(Bloomberg) -- Brazil, the world’s biggest soybean exporter, may import as much as 1 million metric tons from its main rival in global sales in a twist of the topsy-turvy trade row between the U.S. and China.
As American soybean shipments to China ease, they’re being discounted. At the same time, rising demand for Brazilian beans has exports fetching a premium, leaving reduced supplies for domestic processors. That means some buyers in Brazil may need to rely on farmers in Iowa rather than Mato Grosso.
“This is close to making sense in financial terms,” Luis Barbieri, an adviser at Anec, a Brazilian grain-export group, said Thursday at a press conference in Sao Paulo. Processors close to southern ports in Rio Grande and Paranagua are evaluating imports that may reach 500,000 tons to 1 million tons this year, he said.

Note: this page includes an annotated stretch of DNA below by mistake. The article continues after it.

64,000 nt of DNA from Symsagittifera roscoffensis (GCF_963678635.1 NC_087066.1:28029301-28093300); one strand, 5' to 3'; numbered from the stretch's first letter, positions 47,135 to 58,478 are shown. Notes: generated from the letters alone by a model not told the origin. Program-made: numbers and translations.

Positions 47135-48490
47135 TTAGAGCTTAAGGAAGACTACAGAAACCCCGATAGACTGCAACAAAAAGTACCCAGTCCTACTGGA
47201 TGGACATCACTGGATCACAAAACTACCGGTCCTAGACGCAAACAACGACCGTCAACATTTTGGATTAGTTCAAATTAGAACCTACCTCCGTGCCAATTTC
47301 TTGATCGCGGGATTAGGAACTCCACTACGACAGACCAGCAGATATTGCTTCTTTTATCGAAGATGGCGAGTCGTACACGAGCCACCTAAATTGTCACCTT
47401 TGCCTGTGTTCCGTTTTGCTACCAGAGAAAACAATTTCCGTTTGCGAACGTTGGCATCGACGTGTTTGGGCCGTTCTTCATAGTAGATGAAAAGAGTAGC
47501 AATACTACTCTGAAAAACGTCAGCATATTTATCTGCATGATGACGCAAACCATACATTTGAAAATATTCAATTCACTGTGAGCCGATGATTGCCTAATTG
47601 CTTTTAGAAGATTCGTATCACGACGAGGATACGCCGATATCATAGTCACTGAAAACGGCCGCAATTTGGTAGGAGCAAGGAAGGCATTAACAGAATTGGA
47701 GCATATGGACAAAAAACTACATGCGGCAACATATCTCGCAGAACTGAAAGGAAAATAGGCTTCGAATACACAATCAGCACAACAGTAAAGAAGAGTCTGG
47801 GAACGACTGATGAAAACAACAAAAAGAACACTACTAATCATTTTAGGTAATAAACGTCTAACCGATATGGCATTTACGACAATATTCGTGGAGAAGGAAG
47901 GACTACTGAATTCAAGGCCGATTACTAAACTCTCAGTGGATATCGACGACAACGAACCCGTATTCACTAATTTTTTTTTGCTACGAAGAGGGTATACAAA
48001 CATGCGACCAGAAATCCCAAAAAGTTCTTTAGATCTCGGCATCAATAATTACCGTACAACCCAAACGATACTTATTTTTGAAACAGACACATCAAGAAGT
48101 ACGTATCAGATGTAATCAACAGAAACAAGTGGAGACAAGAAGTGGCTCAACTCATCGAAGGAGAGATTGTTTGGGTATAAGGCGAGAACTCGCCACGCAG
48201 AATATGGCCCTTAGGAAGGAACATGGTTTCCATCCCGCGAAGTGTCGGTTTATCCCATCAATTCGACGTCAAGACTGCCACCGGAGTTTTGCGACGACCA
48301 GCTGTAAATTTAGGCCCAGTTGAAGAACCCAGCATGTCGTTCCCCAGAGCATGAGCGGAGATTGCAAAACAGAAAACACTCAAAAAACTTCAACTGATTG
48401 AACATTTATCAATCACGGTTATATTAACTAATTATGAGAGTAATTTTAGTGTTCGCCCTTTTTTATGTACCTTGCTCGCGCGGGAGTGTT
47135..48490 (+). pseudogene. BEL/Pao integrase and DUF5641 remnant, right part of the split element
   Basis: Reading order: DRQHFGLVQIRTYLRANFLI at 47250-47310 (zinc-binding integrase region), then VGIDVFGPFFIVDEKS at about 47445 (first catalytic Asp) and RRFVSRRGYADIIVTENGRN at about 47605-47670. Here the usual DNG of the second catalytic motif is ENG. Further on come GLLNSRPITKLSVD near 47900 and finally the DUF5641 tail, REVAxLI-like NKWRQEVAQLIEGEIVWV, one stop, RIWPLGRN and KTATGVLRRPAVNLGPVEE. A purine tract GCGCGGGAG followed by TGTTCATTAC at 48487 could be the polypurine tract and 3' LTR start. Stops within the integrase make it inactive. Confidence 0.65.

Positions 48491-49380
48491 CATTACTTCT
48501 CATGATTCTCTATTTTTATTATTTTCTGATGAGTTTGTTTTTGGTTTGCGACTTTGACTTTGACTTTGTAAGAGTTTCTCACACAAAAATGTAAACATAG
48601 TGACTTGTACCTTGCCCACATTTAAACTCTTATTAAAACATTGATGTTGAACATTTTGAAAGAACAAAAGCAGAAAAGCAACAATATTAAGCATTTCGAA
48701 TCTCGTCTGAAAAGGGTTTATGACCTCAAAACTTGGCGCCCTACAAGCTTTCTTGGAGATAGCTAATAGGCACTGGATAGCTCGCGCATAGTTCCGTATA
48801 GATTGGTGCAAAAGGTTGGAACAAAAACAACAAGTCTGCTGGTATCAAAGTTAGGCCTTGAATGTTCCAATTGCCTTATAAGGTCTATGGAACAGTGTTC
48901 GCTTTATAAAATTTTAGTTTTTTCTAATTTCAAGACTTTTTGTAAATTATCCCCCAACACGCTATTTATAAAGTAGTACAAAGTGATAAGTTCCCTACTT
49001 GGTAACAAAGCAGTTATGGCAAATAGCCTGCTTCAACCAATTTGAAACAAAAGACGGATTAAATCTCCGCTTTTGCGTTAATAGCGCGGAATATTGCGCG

Amid the rally in Brazilian soybeans, profit for exporters may trail estimates by 10 percent to 30 percent, partly because of higher road-freight expenses, Barbieri said. A 10-day strike by the nation’s truckers in May over high fuel costs delayed shipments and paralyzed the oilseed industry.
Transportation to ports currently is running normally, Barbieri said. Forward sales for the 2018-19 season have halted.
Anec represents companies Cargill Inc., Archer-Daniels-Midland Co. and Louis Dreyfus.
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